When you have time for outings, make them as stress-free as possible

No matter where you work, it’s bound to be stressful at points. That’s why when you have time with your kids, you don’t want that to carry on during these moments. When you find time outside of work to enjoy the zoo with your kids or take them shopping, try to set aside just a few minutes beforehand to pack a bag.

“Pre-planning is important. Have food and things ready for kids anywhere you are going to go,” Arin S. says.

This way, the time you get with your kids is fun and relaxed versus stressed and chaotic.

 

Embrace the little moments

As a working parent, time with your little ones is precious. Even when with them, however, it’s normal to get stressed about work. To truly balance parenthood and career, you need to take active steps to be fully in the moment for both.

“I don’t use my phone while I’m playing with them unless it’s to take a cute picture. We also have dinner together every night,” Jaime R. says. 

And as Jaime went on to explain, sometimes these little moments are worth a change in schedule...even if it means going in to work a little later than you had hoped.

How do you balance family life and being a working parent? Let us know in the comments!

Lullaby Earth is MADE SAFE Certified

Lullaby Earth is MADE SAFE Certified | Lullaby Earth Blog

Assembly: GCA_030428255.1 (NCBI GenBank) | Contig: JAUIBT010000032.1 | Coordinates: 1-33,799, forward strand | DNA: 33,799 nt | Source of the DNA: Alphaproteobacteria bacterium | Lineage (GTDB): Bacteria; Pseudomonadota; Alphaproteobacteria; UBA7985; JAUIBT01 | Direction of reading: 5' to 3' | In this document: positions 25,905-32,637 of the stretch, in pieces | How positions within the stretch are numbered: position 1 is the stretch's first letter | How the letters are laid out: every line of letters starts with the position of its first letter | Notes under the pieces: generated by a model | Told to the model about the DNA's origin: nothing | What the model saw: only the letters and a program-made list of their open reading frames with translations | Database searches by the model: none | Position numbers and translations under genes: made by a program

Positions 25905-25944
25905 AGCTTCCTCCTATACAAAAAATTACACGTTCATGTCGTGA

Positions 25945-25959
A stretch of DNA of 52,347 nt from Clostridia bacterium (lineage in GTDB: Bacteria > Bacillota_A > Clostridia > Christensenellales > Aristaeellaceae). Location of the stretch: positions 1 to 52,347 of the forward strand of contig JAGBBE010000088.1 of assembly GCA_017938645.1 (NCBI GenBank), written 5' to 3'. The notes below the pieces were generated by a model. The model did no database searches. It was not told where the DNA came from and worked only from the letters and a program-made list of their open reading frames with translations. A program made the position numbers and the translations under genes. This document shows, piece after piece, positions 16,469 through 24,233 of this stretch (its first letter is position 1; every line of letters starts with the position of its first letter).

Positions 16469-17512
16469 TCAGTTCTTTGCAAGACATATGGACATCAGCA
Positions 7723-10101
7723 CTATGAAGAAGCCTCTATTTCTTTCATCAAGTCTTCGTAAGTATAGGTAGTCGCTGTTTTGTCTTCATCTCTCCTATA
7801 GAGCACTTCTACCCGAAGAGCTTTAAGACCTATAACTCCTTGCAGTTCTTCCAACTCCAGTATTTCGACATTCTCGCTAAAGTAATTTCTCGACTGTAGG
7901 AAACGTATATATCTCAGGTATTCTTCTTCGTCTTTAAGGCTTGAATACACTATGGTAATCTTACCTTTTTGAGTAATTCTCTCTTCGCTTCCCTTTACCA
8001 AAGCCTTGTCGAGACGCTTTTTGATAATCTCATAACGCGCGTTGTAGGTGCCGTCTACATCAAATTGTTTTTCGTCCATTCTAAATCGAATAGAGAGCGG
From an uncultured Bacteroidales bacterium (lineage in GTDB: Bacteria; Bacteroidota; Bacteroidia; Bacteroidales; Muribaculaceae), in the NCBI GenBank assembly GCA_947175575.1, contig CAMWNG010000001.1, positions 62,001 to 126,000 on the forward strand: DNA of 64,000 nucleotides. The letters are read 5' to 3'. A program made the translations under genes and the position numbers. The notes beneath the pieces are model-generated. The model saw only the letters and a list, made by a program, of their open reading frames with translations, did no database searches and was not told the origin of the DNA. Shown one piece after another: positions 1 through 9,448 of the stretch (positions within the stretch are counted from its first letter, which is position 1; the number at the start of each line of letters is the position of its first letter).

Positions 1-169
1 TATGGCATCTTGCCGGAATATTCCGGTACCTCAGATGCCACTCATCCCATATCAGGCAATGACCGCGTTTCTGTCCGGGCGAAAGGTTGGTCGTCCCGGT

There is absolutely nothing more important than the wellbeing of your baby. Because of this you have a lot of companies promising you the best in health, the best in non-toxic, the best in safety. But how do you know what products are truly designed to protect your child and what companies are just trying to upsell you with exaggerated claims?

 Looking for certifications is your best bet for finding out if a company is actually producing organic or non-toxic products. At Lullaby Earth we make sure unbiased, credible organizations certify our product to the most stringent non-toxic standards, including MADE SAFE.

 

MADE SAFE is...

America’s first nontoxic seal for everyday products. MADE SAFE began when the founders realized that the products their families use day in and day out are often made with unsafe ingredients for both parents and children. Because of this, MADE SAFE only certifies products that are made without ingredients or materials that cause human health harm and do not release harmful vapors, gases or by-products.

 Specifically, any product that is MADE SAFE certified protects us from the following:

-Behavioral toxins
-Carcinogens
-Developmental toxins
-Endocrine disruptors
-Fire retardants
-Heavy metals
-Neurotoxins
-High-risk pesticides
-Reproductive toxins
-Toxic solvents
-Harmful VOCs

See our Made Safe Certification.

A non-profit organization that provides America’s first comprehensive health-focused certification, MADE SAFE does more than just certify, however. They also take extra steps to help individuals and companies make better choices. Such as:

1. Make it easy to find and buy non-toxic products
2. Give companies a roadmap for making safe products
3. Help retailers select non-harmful products.

Have more questions about MADE SAFE? Ask us in the comments!

15 Healthier Snacks for Back to School

 

Summer has ended and school is back in session.

Soon your schedules will be filled with drop-offs, pick-ups, after school clubs, homework, and more. While this time of year can be stressful, it can also be the perfect time to try new things. Since your child is already preparing for new challenges, new friends, and new classes, why not add new foods to the list? And while we’re at it, let’s make it new healthier foods! We’ve created a list of our 15 favorite healthier snack foods.

 

Ready, set, snack!